The notion of a detective story set in the Third Reich is intriguing to anyone interested in the genre. A lone detective or policeman pursuing justice in an unjust world is a common theme for mystery writers — Soviet detectives in both the USSR and Czchoslovakia, a Chinese police officer (Qiu Xiaolong), a South African cop during apartheid (James McClure) — many such books exist, but Nazi Germany is the extreme case. Various writers from Durrenmatt to Philip Kerr have looked at police chasing murderers in this society where mass murder is a political feature. Their focus is on the detective, of course, because it is his moral dilemma that is interesting: how can one both pursue murderers and serve a murderous state? Is hunting a serial killer a useless exercise when killing is commonplace?
Marcel Petiot murdered at least 26 and perhaps more than 160 people between 1930 and 1944. He was arrested by both the Gestapo and Paris police during the German occupation of France. Both sets of cops freed him. Each of the police departments had political reasons for doing so.
Born in 1897, Petiot had a troubled youth and committed various petty crimes. At one point he was diagnosed as insane. He was gassed during the First World War and charged with theft from the convalescent homes where he recovered. After being sent back into the lines, Petiot shot himself in the foot to escape further action. Once again, he was labelled insane, though under the circumstances, one might question the diagnosis. After the war, Petiot returned to his studies and obtained a medical degree. His practice was irregular and may have involved abortions and selling drugs. He himself was a user of narcotics.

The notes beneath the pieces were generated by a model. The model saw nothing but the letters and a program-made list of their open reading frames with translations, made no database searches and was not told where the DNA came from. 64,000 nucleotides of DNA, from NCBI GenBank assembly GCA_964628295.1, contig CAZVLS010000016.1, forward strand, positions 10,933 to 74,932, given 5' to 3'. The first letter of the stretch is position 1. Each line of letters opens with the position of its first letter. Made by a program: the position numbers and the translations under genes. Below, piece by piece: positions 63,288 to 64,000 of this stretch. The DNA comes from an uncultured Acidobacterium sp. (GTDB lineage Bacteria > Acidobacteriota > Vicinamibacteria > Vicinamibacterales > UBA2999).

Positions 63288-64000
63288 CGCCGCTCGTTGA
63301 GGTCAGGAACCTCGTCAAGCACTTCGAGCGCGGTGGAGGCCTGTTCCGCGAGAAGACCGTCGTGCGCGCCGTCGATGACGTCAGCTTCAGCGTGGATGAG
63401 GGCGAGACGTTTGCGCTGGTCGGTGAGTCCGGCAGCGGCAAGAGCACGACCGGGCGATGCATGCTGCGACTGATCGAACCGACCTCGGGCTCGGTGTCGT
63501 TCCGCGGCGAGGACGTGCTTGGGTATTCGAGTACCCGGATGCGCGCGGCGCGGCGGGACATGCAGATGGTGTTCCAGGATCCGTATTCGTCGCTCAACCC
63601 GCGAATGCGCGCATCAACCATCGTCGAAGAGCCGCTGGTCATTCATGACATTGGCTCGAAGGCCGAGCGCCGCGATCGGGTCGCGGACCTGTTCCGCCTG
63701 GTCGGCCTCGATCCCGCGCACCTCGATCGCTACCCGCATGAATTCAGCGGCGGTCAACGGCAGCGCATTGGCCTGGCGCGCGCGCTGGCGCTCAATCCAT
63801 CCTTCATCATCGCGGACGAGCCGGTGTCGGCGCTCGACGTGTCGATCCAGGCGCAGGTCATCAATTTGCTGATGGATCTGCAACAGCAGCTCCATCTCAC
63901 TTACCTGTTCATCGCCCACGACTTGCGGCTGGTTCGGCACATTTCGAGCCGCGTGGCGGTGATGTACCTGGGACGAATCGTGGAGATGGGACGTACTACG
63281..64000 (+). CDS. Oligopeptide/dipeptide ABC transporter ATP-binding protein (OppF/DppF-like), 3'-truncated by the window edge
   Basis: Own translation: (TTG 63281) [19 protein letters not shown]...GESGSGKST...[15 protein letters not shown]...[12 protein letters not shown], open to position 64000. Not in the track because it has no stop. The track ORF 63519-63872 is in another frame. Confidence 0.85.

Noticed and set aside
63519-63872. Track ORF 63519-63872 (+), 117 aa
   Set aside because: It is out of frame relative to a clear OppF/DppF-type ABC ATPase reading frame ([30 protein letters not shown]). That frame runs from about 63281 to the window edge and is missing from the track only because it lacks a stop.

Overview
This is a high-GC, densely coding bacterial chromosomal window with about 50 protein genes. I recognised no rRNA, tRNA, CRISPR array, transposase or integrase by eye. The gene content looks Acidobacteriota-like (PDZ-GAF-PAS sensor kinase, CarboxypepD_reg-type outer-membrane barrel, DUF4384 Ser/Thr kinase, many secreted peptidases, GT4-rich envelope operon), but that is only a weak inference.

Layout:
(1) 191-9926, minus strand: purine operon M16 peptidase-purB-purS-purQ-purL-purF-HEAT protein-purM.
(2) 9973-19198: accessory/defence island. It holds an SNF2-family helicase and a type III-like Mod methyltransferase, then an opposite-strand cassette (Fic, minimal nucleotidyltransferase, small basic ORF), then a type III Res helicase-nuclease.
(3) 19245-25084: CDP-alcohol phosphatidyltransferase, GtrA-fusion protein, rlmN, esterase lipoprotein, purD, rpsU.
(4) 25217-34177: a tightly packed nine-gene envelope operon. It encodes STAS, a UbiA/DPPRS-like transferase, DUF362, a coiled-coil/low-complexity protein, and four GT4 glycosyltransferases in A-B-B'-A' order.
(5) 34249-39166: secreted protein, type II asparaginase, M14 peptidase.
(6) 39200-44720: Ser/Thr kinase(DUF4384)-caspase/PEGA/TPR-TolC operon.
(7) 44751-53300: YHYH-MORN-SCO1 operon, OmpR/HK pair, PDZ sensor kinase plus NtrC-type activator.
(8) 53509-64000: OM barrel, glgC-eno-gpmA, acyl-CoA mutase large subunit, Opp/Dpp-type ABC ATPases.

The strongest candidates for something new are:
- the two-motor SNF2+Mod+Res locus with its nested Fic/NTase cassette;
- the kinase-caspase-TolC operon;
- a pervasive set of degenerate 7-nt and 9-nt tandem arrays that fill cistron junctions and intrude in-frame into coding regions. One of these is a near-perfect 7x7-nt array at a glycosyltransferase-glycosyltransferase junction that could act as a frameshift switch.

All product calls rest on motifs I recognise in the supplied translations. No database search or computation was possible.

Petiot was living in the town of Villeneuve-sur-Yonne in 1926 when he began going out with a young woman who subsequently disappeared. She may have been Petiot’s first victim, but the police wrote her off as a runaway. That same year, Petiot ran for mayor and won after employing some shady tactics. He immediately began embezzling town funds. In 1930, one of his patients was robbed and murdered in her home. Petiot came under suspicion but his accuser, another of his patients, soon died as did a woman who accused him of selling narcotics. By 1931, there were so many complaints about Petiot that he was suspended from office. Immediately, he ran for Councillor and was elected but was thrown off Council in 1932 when it was discovered he had been stealing electricity. But Petiot had already given up on the Yonne district and moved to Paris.
In Paris, Petiot was suspected of performing abortions and peddling drugs. He was charged with shoplifting but pled that he suffered from kleptomania and was let off on the condition that he seek psychiatric help. In 1942 he was charged with selling drugs and convicted even though the two witnesses against him disappeared. He was fined. He began selling phony medical disability papers to men who wanted to escape being shipped to Germany as forced labor. Meanwhile, Petiot had discovered a more lucrative racket.
As Europe descended through the 1930s, many people began seeking a way out. It wasn’t that easy for someone without the proper papers to emigrate, however, and as the German grip tightened in 1940, became impossible. Petiot claimed to run a secret escape network — Jews, political refugees, and, later on, Resistance members paid him to escape the country. They were led into a strange, triangular room at one end of the house, then murdered probably with cyanide, though Petiot’s methods may have varied. The room had a peephole through which Petiot could watch the victim but exactly why is unclear. He may have been watching for the proper moment to commit the murder, he may have been watching a poisoned individual die, he may have been entertaining himself by observing people being tortured — or so Paris tabloids later suggested.